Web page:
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Rhonda Weppler and Trevor Mahovsky


13 January - 5 May


13 January
5 May

Curated by

Lucy MacDonald




Saturday 13 January @ 2:00 pm
A grid of sixteen images show transparent sculptures and puddles of melting ice. The recognizable forms include a leaf, mushroom, owl, crow, dove, snail, lotus flower, shark, scalloped shell and a seal.

Rhonda Weppler and Trevor Mahovsky

Rhonda Weppler and Trevor Mahovsky have worked collaboratively since 2004. Their work has increasingly incorporated communal aspects of making, such as DIY tutorial videos and virtual crafting bees, in the context of economies of appropriation, trade, and the gift. Expanding on these themes, while also exploring ideas of collaboration, connection, and community, their exhibition at the Owens features two works: the new video installation Solaris, and a special Sackville presentation of the Pom-Pom Jam Mobile Hub.


In October 2023, Weppler and Mahovsky ran collaborative workshops at Marshview Middle School and the Owens Art Gallery, during which participants made single-line drawings, small relief sculptures, and imitative soundscapes based on the theme “water connects all living things.”

Upon returning to their Toronto studio, the artists photographed these drawings and digitally stitched them into a single, looped drawing. They also cast participants’ sculptures in ice, filming each one as it melted into a puddle of water. Through this process, the sculptures were transformed into monumental icebergs. In the video, each ice sculpture seems to rise like an apparition from an inky black sea, only to melt again, suggesting both the beginning and end of the world.

The soundtrack for the video was performed by the artists and workshop participants using handmade, provisional instruments to create wave, rain, and stream symphonies. Woven into these compositions is Frédéric Chopin’s Prelude in D flat major, Op. 28, No. 15 (Raindrop), a work inspired by and suggests the sound of rain. As music of the most ancient and fundamental kind—an imitation of nature—this score echoes the primordial character of the simplified ice forms seen in the video.

These various elements, along with documentary footage from the workshops, hint at the complexities and struggles of the collaborative process and the give-and-take of trading knowledge, time, and things. The artists’ remaking and melting of the participants’ contributions is balanced against the care taken to document the symbols they created, thus offering them a shimmering afterlife.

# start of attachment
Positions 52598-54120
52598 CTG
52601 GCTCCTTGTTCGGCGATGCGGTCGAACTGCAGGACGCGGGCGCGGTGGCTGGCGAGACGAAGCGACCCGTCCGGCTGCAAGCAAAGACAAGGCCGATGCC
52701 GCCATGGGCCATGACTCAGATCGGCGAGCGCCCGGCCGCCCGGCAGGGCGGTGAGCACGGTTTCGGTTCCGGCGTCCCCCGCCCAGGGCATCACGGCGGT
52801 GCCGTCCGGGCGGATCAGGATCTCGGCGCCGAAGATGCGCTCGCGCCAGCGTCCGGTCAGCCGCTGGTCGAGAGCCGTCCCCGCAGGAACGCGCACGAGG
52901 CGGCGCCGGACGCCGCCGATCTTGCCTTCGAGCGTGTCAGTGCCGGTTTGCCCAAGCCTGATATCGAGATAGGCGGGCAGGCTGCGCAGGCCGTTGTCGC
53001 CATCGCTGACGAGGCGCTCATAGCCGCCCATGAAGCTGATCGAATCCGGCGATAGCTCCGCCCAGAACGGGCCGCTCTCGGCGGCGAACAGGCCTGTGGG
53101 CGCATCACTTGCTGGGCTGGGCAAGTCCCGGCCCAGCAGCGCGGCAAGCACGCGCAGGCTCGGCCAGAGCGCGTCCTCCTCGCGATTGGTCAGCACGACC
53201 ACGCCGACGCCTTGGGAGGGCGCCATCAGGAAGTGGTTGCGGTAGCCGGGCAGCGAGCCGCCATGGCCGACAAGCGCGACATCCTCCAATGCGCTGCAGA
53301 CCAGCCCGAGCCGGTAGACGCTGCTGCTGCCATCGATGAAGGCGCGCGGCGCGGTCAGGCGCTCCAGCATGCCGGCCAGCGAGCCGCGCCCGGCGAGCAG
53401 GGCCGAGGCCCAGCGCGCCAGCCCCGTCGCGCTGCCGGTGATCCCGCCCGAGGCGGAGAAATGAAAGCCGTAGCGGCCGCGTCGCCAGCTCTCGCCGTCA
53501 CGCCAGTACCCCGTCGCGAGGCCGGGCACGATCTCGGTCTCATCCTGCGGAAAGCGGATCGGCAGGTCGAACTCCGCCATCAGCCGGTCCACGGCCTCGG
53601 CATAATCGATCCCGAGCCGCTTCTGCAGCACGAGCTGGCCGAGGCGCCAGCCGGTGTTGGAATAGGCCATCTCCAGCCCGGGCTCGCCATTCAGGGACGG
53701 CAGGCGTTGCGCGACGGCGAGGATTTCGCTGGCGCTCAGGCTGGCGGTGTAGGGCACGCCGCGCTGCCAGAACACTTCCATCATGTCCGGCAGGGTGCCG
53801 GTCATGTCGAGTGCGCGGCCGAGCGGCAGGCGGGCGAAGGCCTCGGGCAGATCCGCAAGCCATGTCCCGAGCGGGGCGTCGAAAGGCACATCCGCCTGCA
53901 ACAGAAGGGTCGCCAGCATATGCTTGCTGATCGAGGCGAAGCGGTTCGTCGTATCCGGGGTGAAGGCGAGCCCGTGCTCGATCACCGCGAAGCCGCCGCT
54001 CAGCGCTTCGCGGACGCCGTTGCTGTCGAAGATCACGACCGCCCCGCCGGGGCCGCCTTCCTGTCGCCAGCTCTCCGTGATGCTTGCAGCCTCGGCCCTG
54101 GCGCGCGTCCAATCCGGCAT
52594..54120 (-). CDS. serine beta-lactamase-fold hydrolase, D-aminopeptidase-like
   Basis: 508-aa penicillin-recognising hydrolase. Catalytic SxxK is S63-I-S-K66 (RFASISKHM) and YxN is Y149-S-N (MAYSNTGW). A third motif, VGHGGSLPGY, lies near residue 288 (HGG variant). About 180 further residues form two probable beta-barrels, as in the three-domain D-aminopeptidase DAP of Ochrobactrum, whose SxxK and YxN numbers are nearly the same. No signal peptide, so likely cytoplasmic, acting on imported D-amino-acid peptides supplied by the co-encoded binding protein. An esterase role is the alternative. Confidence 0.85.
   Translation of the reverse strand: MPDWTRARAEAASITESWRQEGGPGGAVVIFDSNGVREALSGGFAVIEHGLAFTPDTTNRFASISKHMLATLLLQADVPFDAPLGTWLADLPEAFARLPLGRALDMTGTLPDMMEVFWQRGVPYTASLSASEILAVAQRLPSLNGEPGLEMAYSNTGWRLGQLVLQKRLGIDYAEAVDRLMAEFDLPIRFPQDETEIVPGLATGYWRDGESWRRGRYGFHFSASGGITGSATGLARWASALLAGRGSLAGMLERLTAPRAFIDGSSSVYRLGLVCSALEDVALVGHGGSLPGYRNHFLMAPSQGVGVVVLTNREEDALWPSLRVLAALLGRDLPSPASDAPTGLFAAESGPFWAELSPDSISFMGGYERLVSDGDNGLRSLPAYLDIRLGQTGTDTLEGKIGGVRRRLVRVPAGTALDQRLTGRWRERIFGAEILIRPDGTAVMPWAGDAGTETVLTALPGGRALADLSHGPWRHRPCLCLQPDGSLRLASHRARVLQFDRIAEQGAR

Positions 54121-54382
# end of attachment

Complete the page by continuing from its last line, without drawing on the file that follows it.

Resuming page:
The title of the project is taken from Andrei Tarkovsky’s film, Solaris (1972), in which scientists studying a mysterious ocean planet encounter apparitions of people from their past, who mysteriously appear aboard their space station. Produced from the memory of the scientists, these apparitions bring up intense feelings of love and regret. On the surface of the watery planet, islands begin to form, also seemingly made from memories.

Meet the Artists

Pom-Pom Jam Mobile Hub

Pom-poms, commonly made using leftover yarn, are flourishes requiring no special skills, tools, or financial means. The Pom-Pom Jam Mobile Hub uses craft yarn sourced on eBay. Reach into a pom-pom bin and you will find a pom-pom making kit. The yarn in each kit is identified by its source location and offers distinct colour pallets. Echoing abandoned craft projects, the yarn is taken up anew by participants, as an internet-enabled collaboration across space and time. The installation features three video pom-poms, one showing instructions, one showing a mock web search related to the history of pom-poms, and another regularly updated with images of pom-poms made and submitted by participants.

This installation, made up of an array of over-sized, multi-coloured pom-poms, is an invitation to sit, make and connect. Part of Crafts Abyss, the artists’ surreal pandemic community crafting project, the Pom-Pom Jam Mobile Hub playfully references online DIY tutorials and ASMR videos. Installed in the large and often quiet Owens lobby, the Pom-Pom Jam Mobile Hub signals a warm welcome to visitors, while creating a vibrant social space around craft and the handmade.

Follow the Pom-Pom Jam Mobile Hub on Instagram @pompomabyss.

Hear about the Pom-Pom Jam Mobile Hub

About the Artists

Rhonda Weppler and Trevor Mahovsky, based in New York and Toronto respectively, have worked collaboratively since 2004. Their recent video project Crafts Abyss was hosted by the Museum of Arts & Design, NYC.  Other exhibits since 2022 include a major temporary public installation for OpenArt (Orebro, Sweden), and solo exhibitions at Susan Hobbs Gallery (Toronto), the Lower Manhattan Cultural Council’s Arts Center at Governors Island (NYC), and the Esker Foundation (Calgary). Their work is in collections including the National Gallery of Canada (Ottawa), the Vancouver Art Gallery, and the Musée d’art contemporain de Montréal. They were awarded the 2014 Glenfiddich Prize and were the 2022 LL Odette Sculptors in Residence at York University (Toronto).

Top Image: Rhonda Weppler and Trevor Mahovsky, Solaris, 2023-2024, compilation of video stills from video installation, courtesy of the artists